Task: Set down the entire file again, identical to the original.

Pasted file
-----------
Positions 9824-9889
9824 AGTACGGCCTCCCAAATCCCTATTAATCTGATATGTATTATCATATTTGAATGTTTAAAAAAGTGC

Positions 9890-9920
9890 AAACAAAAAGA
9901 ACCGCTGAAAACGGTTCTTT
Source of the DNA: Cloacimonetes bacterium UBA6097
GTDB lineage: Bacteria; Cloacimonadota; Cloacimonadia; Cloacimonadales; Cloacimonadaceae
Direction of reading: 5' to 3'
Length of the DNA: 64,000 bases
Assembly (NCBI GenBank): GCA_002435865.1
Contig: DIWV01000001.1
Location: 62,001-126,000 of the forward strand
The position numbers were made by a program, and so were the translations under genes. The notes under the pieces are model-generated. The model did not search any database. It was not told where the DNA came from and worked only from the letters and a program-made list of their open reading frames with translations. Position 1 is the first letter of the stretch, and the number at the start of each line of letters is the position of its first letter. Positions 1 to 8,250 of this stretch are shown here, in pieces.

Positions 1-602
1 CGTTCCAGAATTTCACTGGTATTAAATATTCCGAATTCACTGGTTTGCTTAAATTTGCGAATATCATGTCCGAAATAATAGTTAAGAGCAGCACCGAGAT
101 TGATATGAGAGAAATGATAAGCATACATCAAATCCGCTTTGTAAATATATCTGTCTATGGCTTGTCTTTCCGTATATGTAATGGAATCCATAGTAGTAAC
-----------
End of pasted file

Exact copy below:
Positions 9824-9889
9824 AGTACGGCCTCCCAAATCCCTATTAATCTGATATGTATTATCATATTTGAATGTTTAAAAAAGTGC

Positions 9890-9920
9890 AAACAAAAAGA
9901 ACCGCTGAAAACGGTTCTTT
Source of the DNA: Cloacimonetes bacterium UBA6097
GTDB lineage: Bacteria; Cloacimonadota; Cloacimonadia; Cloacimonadales; Cloacimonadaceae
Direction of reading: 5' to 3'
Length of the DNA: 64,000 bases
Assembly (NCBI GenBank): GCA_002435865.1
Contig: DIWV01000001.1
Location: 62,001-126,000 of the forward strand
The position numbers were made by a program, and so were the translations under genes. The notes under the pieces are model-generated. The model did not search any database. It was not told where the DNA came from and worked only from the letters and a program-made list of their open reading frames with translations. Position 1 is the first letter of the stretch, and the number at the start of each line of letters is the position of its first letter. Positions 1 to 8,250 of this stretch are shown here, in pieces.

Positions 1-602
1 CGTTCCAGAATTTCACTGGTATTAAATATTCCGAATTCACTGGTTTGCTTAAATTTGCGAATATCATGTCCGAAATAATAGTTAAGAGCAGCACCGAGAT
101 TGATATGAGAGAAATGATAAGCATACATCAAATCCGCTTTGTAAATATATCTGTCTATGGCTTGTCTTTCCGTATATGTAATGGAATCCATAGTAGTAAC